Tuesday, 14 February 2012

Welcome romance writer, Ginger Hanson!



It's the first time Ginger and I have met today so I am really pleased to be part of her blog tour and gaining the chance to learn a little more about her and her writing.

Let's get started!

1) Who is your favourite author and why?

I have many favorites authors, but Jayne Ann Krentz is one writer whose work I consistently read. I follow Ms. Krentz in all her guises from contemporary to historical to futuristic. She was one of the first authors I read when a friend suggested I write category romance so I got hooked early in her career. She’s also my favorite because she is a true study in perseverance, having reinvented herself several times as the market changed. Now she has the clout to write what she likes and have readers clamor for more. I’ve always loved her futuristic paranormal series and was glad to see the old ones reissued and new ones published.

2) When did you first consider yourself a writer?

I wrote my first short story, “The Magic Tea Tray” when I was eight years old. In truth, I can’t remember when I didn’t think of myself as a writer!

3) Describe your writing space?

My writing space is disorganized chaos with books to the right, books to the left, books behind me. I’m fenced into my actual writing space by a computer, its peripherals, and two desks. One desk is a lovely library desk that has traveled all over the United States with me and the other is a stark utility computer desk. On the wall above my computer monitors (I use two because I used to copyedit and two monitors made life easier) is a bulletin board covered with photos from my current story, writing tips, important passwords, and dusty reminder post-it notes. I also pinned up a photo a friend of mine took of me for a product placement project for her photojournalism class. I’m holding a copy of one of my books and she added the blurb: “Put a little romance in your life!”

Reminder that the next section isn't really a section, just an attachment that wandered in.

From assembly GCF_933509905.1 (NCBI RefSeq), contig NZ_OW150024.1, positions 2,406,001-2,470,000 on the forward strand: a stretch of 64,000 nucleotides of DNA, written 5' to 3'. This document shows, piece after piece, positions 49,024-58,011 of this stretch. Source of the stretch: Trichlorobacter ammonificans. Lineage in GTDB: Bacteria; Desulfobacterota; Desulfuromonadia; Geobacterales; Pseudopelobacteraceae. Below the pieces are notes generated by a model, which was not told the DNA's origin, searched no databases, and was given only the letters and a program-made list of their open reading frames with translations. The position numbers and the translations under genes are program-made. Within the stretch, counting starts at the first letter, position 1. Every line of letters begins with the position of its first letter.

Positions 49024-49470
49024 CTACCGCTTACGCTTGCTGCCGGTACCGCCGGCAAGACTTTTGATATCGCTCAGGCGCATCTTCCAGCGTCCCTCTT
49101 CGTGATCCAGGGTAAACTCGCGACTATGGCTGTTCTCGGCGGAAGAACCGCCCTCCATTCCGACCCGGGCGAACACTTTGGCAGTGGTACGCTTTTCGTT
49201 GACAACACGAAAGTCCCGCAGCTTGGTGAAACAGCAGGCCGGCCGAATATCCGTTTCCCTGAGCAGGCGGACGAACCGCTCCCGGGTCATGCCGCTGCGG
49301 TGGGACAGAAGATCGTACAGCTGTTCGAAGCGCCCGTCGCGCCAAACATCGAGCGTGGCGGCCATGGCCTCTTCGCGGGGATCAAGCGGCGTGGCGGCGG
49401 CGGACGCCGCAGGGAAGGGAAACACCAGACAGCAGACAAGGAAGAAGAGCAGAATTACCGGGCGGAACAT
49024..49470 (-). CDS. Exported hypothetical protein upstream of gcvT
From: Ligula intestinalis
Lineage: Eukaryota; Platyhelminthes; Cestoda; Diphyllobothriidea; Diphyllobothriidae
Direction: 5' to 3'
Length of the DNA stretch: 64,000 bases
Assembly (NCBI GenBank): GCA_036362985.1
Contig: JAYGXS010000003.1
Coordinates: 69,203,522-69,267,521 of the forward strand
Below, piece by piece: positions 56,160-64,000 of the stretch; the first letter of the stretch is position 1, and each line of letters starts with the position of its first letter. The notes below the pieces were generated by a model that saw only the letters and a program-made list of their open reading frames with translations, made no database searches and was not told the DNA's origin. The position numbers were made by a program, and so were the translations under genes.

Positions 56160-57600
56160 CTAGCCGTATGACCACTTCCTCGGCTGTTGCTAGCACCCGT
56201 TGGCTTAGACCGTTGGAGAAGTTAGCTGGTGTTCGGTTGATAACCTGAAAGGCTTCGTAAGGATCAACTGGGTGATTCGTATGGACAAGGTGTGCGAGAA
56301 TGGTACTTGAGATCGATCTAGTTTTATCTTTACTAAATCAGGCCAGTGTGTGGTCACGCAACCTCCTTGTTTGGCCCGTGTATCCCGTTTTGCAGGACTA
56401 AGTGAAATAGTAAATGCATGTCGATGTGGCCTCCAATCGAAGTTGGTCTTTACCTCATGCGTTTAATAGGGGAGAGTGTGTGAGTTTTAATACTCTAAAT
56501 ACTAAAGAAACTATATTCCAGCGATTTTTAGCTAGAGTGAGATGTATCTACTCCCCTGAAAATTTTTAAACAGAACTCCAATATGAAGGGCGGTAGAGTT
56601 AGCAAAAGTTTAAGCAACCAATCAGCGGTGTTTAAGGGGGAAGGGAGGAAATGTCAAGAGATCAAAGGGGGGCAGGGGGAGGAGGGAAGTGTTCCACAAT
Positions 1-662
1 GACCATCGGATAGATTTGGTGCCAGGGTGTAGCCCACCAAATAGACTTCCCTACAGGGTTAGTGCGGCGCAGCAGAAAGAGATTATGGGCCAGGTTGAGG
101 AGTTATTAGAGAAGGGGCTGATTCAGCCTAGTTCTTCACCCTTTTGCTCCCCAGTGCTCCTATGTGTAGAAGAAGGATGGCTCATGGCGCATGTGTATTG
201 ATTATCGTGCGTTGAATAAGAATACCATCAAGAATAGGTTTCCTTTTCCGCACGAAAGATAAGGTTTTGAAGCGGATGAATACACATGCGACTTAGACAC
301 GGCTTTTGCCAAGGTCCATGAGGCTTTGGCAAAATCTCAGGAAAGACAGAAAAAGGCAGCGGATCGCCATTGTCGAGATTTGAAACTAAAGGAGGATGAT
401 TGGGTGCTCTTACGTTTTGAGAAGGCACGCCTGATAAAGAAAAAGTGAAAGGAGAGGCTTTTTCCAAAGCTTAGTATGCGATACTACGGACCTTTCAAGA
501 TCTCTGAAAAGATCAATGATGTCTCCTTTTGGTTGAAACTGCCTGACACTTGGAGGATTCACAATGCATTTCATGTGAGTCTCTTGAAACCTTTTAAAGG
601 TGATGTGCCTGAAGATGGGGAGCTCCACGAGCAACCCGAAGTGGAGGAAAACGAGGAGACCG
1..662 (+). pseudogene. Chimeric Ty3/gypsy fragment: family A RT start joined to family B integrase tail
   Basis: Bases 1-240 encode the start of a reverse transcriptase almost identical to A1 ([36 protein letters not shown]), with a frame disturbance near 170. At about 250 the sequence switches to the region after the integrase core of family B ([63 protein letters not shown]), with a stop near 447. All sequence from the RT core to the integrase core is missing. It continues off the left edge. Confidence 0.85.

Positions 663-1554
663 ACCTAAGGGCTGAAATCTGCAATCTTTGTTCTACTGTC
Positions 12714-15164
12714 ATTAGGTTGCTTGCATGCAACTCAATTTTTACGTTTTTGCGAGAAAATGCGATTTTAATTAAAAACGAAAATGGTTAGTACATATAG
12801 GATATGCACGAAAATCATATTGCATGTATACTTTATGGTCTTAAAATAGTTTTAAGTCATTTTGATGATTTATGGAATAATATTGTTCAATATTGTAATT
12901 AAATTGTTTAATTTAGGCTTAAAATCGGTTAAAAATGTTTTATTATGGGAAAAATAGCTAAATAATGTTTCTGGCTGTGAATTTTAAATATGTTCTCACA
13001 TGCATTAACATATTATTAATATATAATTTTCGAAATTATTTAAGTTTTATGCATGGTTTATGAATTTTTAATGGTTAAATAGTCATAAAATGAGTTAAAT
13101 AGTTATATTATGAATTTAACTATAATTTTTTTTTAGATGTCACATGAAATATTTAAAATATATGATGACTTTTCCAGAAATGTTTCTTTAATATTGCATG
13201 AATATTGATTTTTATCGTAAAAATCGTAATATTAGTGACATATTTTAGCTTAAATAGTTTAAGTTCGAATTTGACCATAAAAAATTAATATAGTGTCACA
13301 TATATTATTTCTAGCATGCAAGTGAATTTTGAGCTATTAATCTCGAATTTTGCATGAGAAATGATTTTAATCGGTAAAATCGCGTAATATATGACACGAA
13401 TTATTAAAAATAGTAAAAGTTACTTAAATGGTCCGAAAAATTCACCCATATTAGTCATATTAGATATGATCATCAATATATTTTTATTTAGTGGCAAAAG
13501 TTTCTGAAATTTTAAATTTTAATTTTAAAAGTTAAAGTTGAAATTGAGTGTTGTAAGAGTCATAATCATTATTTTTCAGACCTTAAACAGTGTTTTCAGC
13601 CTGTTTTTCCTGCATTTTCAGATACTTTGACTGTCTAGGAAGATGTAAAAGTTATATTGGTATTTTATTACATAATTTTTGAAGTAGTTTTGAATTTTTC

A second bulletin board fills the wall to my left. This is where I pin up homemade clip art books covers for my works in progress. And I a favorite quote by Katherine: If you obey all the rules, you miss all the fun!

4) What are you reading now? Harriette Wilson's Memoirs, The Greatest Courtesan of Her Age, edited by Leslie Blanch. I hope to complete another Regency this year and needed to brush up on my Regency ambience! Plus, it’s a fun read.

5) How many books have you written? Written? Lots more than have been published! I have five published novels under my belt as well as several short stories, most recently a Tassanoxie Christmas story. I also have an article in an anthology about writing your first book.

What is your favourite? Choosing a favorite book is always difficult, but my first published book, Tennessee Waltz, a Civil War era romance, holds a special place in my heart. During my quest to become published, many women in my hometown read the manuscript, fell in love with it, and asked if they could lend it to a friend or relative.

Their belief in this story led me to enter the manuscript in a national contest where it won its category and was chosen Best in Show. The rights to this book recently reverted to me and I plan to re-title it, create a much prettier cover, and reissue it in ebook format.

6) What comes first, plot or characters? I often think of that as a chicken or an egg type question. The answer depends on the story. Sometimes the idea for a plot comes first, but other times an idea for a character grabs me and won’t let go. I have to be around my characters for a while to get acquainted because I’m not good at filling out lists or making up background lives early in the process. I need to plop the characters into a situation and see how they react. That’s how I get to know therm.

But I also like to plot and I do a lot of preplanning because I like to have a general idea of where I’m going in the story. If it’s a historical, I want to have a good grasp of real world events because I’ll weave them into the story. I need an idea of where I want to go with a plot, but the route I take to reach the end might not match my original outline because of the characters.